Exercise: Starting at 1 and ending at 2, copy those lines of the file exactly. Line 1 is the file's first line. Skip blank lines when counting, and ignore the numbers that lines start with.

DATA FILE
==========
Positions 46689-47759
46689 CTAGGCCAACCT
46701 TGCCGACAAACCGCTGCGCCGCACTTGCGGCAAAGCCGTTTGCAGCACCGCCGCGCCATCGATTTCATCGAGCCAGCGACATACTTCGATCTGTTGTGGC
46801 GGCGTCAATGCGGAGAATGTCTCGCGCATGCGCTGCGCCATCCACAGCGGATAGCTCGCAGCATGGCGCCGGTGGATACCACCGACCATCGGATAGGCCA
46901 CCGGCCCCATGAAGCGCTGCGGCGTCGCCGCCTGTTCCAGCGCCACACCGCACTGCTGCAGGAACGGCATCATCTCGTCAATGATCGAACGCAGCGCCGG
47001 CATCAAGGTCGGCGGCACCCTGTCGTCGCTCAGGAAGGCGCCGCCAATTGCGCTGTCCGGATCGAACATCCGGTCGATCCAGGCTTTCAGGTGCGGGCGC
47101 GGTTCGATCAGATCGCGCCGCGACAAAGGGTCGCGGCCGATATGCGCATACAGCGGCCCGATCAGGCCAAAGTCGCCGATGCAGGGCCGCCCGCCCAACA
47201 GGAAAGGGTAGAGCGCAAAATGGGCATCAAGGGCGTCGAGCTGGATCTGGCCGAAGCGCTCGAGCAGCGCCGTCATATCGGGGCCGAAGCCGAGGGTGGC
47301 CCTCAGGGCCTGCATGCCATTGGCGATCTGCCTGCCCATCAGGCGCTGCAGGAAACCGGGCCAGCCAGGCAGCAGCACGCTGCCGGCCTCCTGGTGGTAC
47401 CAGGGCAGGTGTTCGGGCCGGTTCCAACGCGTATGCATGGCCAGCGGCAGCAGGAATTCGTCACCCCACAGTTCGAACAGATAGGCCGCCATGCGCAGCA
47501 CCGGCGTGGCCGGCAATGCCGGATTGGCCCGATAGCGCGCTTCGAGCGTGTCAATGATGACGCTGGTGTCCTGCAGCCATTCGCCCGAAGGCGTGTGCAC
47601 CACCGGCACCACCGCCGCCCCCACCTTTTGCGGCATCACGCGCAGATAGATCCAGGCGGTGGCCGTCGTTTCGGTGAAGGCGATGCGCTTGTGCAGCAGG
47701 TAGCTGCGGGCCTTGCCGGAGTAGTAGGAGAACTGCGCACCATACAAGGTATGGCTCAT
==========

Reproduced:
Positions 46689-47759
46689 CTAGGCCAACCT